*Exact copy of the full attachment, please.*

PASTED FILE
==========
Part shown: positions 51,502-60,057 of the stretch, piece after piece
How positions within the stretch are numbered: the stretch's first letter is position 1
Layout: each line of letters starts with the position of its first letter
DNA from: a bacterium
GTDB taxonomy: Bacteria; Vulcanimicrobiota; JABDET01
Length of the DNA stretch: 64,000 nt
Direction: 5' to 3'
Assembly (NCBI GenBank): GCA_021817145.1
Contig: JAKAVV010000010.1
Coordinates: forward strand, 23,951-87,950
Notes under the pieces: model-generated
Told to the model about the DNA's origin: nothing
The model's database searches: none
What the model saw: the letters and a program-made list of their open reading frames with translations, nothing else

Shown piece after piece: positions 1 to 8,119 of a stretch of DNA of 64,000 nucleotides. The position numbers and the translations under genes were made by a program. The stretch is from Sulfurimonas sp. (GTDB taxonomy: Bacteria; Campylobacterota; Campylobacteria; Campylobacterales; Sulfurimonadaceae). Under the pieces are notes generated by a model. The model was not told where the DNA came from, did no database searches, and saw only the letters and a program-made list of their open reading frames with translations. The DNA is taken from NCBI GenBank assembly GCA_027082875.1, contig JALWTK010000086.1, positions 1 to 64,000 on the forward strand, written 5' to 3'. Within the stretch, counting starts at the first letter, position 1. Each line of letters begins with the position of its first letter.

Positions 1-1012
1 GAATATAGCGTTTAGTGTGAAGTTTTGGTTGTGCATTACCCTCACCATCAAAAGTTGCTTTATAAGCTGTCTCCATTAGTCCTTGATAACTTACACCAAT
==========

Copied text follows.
Part shown: positions 51,502-60,057 of the stretch, piece after piece
How positions within the stretch are numbered: the stretch's first letter is position 1
Layout: each line of letters starts with the position of its first letter
DNA from: a bacterium
GTDB taxonomy: Bacteria; Vulcanimicrobiota; JABDET01
Length of the DNA stretch: 64,000 nt
Direction: 5' to 3'
Assembly (NCBI GenBank): GCA_021817145.1
Contig: JAKAVV010000010.1
Coordinates: forward strand, 23,951-87,950
Notes under the pieces: model-generated
Told to the model about the DNA's origin: nothing
The model's database searches: none
What the model saw: the letters and a program-made list of their open reading frames with translations, nothing else

Shown piece after piece: positions 1 to 8,119 of a stretch of DNA of 64,000 nucleotides. The position numbers and the translations under genes were made by a program. The stretch is from Sulfurimonas sp. (GTDB taxonomy: Bacteria; Campylobacterota; Campylobacteria; Campylobacterales; Sulfurimonadaceae). Under the pieces are notes generated by a model. The model was not told where the DNA came from, did no database searches, and saw only the letters and a program-made list of their open reading frames with translations. The DNA is taken from NCBI GenBank assembly GCA_027082875.1, contig JALWTK010000086.1, positions 1 to 64,000 on the forward strand, written 5' to 3'. Within the stretch, counting starts at the first letter, position 1. Each line of letters begins with the position of its first letter.

Positions 1-1012
1 GAATATAGCGTTTAGTGTGAAGTTTTGGTTGTGCATTACCCTCACCATCAAAAGTTGCTTTATAAGCTGTCTCCATTAGTCCTTGATAACTTACACCAAT